Court Commissioner retires again

December 13, 1992|By Mike Farabaugh | Mike Farabaugh,Staff Writer

Until last month when John Blades Sr. quietly slipped into his second retirement he regularly worked the evening shift and was often the first person in Harford County's court system to meet criminal suspects after they were arrested.

As a court commissioner, he was responsible for ensuring that people showed up for trial, a process that required him to examine a suspect's background and determine whether bail or detention was required.

"Basically, I had to decide whether they [suspects] could be trusted to return to court at a later date to answer the charges against them," said the tall, white-haired baritone, who speaks with military precision.

If Mr. Blades believed a suspect was a bad risk to return and face trial, he could deny or set bail, good faith money that a person would return to stand trial.

A suspect can pay his own bail, which is refundable when he shows up for his trial. Or he can pay a fee of 10 percent of the bail amount to a bondsman who posts a bond for the total. If the suspect fails to appear for a court date, the total bail is forfeited.

"Of course, if someone committed a very serious crime or appeared to be a threat to society, bail was denied," said Mr. Blades, who worked the 4 p.m. to midnight shift.

"Occasionally, someone would be brought in who was drinking too much or on something [drugs] and I would have to let them spend the night until they were calm enough to deal with."

Mr. Blades, 69, worked on a contractual "as-needed" basis, on call seven days a week, 24 hours a day.

"We'll miss John Blades and not just because we're short-handed," said Sarah Walker, commissioner of the District Court of Maryland in Bel Air. "With John there was no glory. He just did his job, always ready to fill in when someone was off."

His departure is a second retirement. Mr. Blades retired in 1981 after more than 34 years with the Maryland State Police.

The Churchville resident was hampered by a series of medical problems that culminated in 1987 with multiple bypass heart surgery.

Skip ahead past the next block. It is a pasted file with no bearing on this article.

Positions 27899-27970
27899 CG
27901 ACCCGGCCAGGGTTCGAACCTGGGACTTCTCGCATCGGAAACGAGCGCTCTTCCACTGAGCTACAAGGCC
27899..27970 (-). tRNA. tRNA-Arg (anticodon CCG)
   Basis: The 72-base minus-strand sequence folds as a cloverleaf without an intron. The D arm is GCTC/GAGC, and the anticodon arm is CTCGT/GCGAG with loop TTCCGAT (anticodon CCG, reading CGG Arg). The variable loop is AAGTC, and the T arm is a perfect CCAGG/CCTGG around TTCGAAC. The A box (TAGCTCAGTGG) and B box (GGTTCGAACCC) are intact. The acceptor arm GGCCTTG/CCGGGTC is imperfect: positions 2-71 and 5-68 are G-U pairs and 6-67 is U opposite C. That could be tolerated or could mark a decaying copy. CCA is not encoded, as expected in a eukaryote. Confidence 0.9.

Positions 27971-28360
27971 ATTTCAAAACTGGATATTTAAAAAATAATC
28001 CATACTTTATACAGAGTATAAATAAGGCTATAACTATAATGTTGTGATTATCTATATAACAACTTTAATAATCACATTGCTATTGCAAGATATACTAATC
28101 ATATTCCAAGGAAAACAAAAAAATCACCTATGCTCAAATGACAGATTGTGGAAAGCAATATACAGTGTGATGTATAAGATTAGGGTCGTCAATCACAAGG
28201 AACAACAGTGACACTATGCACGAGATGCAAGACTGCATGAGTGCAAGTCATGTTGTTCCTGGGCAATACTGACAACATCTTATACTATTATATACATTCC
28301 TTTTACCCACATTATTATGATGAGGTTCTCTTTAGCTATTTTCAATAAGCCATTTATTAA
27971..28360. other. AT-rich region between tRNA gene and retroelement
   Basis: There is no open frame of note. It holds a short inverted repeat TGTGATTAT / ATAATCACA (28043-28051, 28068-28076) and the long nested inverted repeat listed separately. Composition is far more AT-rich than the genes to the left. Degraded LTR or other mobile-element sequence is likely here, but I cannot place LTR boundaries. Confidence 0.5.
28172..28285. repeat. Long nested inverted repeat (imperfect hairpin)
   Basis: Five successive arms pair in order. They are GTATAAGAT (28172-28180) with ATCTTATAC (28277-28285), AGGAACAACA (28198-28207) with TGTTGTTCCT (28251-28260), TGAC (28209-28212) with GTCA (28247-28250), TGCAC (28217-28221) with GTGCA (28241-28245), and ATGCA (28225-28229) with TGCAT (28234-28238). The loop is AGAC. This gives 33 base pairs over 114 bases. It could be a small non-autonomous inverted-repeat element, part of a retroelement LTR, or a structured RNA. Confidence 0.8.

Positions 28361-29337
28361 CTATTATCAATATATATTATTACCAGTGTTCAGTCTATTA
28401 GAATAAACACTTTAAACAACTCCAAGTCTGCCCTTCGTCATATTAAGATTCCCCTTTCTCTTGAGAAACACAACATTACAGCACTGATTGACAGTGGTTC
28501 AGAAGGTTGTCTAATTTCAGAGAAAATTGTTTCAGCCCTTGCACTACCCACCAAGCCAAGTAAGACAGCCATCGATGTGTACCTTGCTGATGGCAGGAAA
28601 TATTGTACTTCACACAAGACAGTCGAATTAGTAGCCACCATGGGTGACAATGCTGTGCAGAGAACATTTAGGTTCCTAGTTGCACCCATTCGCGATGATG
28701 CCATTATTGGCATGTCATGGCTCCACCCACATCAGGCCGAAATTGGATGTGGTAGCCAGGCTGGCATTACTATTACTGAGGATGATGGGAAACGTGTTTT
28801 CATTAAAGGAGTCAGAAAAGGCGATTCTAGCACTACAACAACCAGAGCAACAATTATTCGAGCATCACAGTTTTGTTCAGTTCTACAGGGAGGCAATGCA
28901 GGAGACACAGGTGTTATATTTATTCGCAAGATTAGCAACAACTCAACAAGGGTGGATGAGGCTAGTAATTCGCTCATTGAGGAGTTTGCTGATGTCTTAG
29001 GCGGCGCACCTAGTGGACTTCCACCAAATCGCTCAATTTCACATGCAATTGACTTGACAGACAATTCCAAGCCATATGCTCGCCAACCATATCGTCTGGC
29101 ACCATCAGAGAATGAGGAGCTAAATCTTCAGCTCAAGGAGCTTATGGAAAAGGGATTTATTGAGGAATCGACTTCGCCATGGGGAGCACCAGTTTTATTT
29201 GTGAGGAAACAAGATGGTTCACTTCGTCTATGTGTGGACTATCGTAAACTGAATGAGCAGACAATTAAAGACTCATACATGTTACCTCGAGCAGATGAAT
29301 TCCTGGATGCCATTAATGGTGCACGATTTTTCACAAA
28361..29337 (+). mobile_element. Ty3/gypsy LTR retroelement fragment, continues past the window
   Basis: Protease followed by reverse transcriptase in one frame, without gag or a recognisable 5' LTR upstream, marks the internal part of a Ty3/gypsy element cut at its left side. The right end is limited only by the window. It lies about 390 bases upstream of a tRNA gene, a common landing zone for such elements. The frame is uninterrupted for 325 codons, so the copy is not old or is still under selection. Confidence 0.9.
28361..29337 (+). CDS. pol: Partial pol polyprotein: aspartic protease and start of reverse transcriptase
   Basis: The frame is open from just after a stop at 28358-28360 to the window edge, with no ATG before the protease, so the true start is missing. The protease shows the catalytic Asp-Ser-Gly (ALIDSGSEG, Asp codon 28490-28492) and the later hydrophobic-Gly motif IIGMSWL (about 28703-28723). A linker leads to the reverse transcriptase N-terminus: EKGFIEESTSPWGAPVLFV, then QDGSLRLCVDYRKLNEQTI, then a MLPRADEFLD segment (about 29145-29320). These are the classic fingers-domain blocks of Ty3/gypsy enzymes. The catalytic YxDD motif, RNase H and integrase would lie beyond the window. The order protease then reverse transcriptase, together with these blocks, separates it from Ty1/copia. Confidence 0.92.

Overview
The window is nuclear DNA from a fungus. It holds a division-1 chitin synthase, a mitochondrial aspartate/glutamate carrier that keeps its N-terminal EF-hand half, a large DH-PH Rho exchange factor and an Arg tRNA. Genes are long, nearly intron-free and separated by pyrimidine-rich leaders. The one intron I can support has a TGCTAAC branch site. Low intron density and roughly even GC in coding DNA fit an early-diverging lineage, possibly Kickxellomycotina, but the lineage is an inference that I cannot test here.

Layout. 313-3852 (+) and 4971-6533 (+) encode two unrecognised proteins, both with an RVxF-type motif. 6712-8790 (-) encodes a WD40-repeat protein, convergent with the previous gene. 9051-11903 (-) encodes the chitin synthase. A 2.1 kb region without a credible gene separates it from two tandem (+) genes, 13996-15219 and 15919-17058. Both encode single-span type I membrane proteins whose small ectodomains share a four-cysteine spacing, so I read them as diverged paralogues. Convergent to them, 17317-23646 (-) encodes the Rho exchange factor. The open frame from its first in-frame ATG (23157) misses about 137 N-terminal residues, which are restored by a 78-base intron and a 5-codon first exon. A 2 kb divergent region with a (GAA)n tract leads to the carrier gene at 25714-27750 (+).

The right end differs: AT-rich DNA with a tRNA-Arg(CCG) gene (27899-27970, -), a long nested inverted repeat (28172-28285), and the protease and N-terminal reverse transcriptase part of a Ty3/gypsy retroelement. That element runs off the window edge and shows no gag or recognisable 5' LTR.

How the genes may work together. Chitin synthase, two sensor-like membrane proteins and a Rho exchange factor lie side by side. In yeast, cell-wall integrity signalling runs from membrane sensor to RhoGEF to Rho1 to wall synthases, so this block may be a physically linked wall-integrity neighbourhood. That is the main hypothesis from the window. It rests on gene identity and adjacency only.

Now, he says, he'll have more time to attend to his duties as chairman of the trustees for the Calvary Methodist Church in Churchville.

And he'll be more available for Sue Alice, his wife of more than 48 years, his sons John Jr. and Tim, and three granddaughters, Julie, 14, Shannon, 14, and Stephanie, 11.

Tim is a civilian engineer and works disposing of chemicals at the Aberdeen Proving Ground in Edgewood. Cpl. John Blades Jr. is a veteran of 15 years with the Maryland State Police and assigned to the barracks at North East in Cecil County.

Mr. Blades also served as a trooper in Cecil County. He had joined the state police in 1947 and advanced to deputy superintendent in 1978.

Mr. Blades recalled walking into a bar to break up a fight and the sight of his uniform would stop the brawl.

"Nowadays, two or three troopers go in and have to fight their way out," he said. "The respect for authority is not the same these days."

That's why he said he always reminds Corporal Blades of two things.

"I tell John not to get complacent, to treat every arrest as if it's the one [where the suspect will try to shoot him], and to always wear his [bulletproof] vest," said Mr. Blades.

That advice given, he can relax and start plugging away at more mundane chores such as cleaning the basement. He promised his wife he would do that chore in 1981 and finally started this week.

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